Richard Reeves

The Fires of October

LOS ANGELES -- Well, they are finally saying some good things about Gray Davis. He is having a "Giuliani moment" commanding firefighters and comforting the afflicted as the largest wildfires in recorded history sweep through the mountains, hills and canyons of Southern California. More than a million acres were burned out and thousands of homes were gone by this weekend. At least 20 people have been killed.

Gov. Davis saw it coming. Hell, everybody in California knew it was coming. The southern part of the state is essentially a continuing fight against nature. God has been trying to take all this back for a very long time. This time higher forces had three evil allies: four years of drought; a bark-beetle infestation that had already turned more than 400,000 acres of pine forest into big kindling; and the greed (and hope) that makes men think they can build homes where angels fear to tread, on canyon rims, beaches and flood plains.

The first European who passed through, Father Juan Crespi, a Spanish explorer-priest, wrote in 1769 of the beauty of the place he called "Los Angeles," but said there was evidence everywhere of past drought and fire, flood and earthquake. Southern California then was home to tens of thousands of Indians, the number nature could support in what was (and would be again if the sprinklers were turned off) almost a desert. Since then we have changed the number to tens of millions, importing water, food and conditioned air to make the place a very crowded paradise.

Davis, the recalled governor who will turn his title over to Arnold Schwarzenegger in a few days, is now the man energetically rallying the troops trying to hold back nature for another little while. He has reminded his few friends that New York's Rudy Giuliani was a disliked lame-duck mayor when he became the rallying point on Sept. 11, 2001. There has to be a dark angel in Davis that wakes up in the middle of the night and says, "If only ... if only this had happened a month ago."

It might have. Last March 7, Davis declared a state of emergency in California because of the dry weather and trees and brush piled up in the woods and hillsides near homes and towns. Years ago, a Los Angeles fire chief named Ernie Hanson calculated that 100 acres of "brush" -- gnarled little trees and dry little bushes -- piled 5 feet high had more latent explosive power than the atomic bomb dropped on Hiroshima.

Then, last April 16, the governor wrote a letter to President Bush, requesting $430 million from the Federal Emergency Management Agency (FEMA) to clear the deadwood and attack the beetles. The answer -- No! -- came back from FEMA in Washington on Friday, Oct. 24, about when the fires began. The feds said they were already spending $40 million to attack bark beetles in the national forests of California. FEMA added, in its own words, the thought that its job is to help clean up after emergencies, not try to prevent them.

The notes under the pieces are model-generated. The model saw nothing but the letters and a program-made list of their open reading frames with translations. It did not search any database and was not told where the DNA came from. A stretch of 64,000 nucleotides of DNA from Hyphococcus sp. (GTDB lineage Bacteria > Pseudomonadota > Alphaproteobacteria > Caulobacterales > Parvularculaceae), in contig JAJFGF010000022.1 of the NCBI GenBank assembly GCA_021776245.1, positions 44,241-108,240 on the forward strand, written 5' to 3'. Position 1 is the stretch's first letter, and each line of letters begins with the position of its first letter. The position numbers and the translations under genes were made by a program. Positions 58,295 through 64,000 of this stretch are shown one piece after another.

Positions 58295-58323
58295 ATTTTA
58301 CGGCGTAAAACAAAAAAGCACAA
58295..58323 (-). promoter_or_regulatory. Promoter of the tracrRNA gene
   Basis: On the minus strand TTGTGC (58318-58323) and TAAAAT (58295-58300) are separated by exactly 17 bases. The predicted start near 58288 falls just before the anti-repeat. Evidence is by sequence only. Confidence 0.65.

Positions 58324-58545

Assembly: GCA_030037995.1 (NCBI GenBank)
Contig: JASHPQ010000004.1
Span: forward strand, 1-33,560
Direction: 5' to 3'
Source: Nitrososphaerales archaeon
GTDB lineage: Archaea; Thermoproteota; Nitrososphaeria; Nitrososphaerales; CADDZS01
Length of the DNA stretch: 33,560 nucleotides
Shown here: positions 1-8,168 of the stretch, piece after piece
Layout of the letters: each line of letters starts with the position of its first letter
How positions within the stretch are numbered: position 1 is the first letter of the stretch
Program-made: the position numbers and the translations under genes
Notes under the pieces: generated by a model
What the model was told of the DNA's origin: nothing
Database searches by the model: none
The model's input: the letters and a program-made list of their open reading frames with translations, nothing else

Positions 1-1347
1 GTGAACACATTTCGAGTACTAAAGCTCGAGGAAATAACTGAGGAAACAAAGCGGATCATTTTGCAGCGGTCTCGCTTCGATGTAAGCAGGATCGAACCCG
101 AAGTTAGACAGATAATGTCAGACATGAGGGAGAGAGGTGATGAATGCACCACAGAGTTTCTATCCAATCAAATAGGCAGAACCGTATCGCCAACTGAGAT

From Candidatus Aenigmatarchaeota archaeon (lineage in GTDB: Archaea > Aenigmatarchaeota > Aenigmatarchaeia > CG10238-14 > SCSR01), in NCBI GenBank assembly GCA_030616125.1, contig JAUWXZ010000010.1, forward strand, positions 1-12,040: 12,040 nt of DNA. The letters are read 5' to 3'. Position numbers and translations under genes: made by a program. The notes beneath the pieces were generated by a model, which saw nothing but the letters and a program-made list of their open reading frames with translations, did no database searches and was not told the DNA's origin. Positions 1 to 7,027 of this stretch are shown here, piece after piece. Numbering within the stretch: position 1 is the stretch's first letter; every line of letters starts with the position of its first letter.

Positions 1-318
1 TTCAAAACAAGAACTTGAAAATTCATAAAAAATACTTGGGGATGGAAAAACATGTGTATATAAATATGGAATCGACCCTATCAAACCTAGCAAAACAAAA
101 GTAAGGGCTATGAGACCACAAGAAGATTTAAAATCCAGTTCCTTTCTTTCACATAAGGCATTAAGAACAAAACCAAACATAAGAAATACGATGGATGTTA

(Bark beetles, by the way are dark, brown or black, quarter-inch-long uglies that lay eggs in tunnels they bore between the live wood and bark of pine trees. Their issue then survives by eating the bark until they reach daylight and fly away to look for their own trees. Healthy trees can kill the buggers by suffocating them in pitch. But many California trees are not healthy because fires have been suppressed and small trees and brush have not been cleared. It is fire that clears and provides the room and fertilizer for healthy trees. Along come men, who build houses and towns and put out small fires -- then, eventually, there is a big fire. Welcome to sunny California.)

Truth be told, if Davis had had his way and Washington had sent the money, it could only have postponed the fire storms raging in four counties here. The burned area is larger than Rhode Island and is moving in on Delaware. And no matter how much or how little burns, the fires of October will be followed by floods and landslides this winter and spring. Without trees and root systems in place, the snow melt and winter rains from the mountains will create a slippery slope to the sea, passing over more towns and homes on the way.

Then life will go on until the next one. Californians will rebuild with houses and towns just a little bigger. That is how the home of thousands of Indians became the homes of 30 million Americans. The White House will pour hundreds of millions, billions perhaps, into California. The president and the new Republican governor will tour the devastated areas amid signs of new growth, and Arnold will say that his friend George Bush saved California. This has nothing to do, of course, with the fact that it is virtually impossible for a Democrat to win the presidency without carrying California, a strongly Democratic state in recent national elections.

Where, oh where, will the federal government get all that new money? Oh, did I forget to mention that the feds added $500 million last Thursday to the $87 billion appropriation for Iraq and Afghanistan? Now, California can be rebuilt, too. Until next time.

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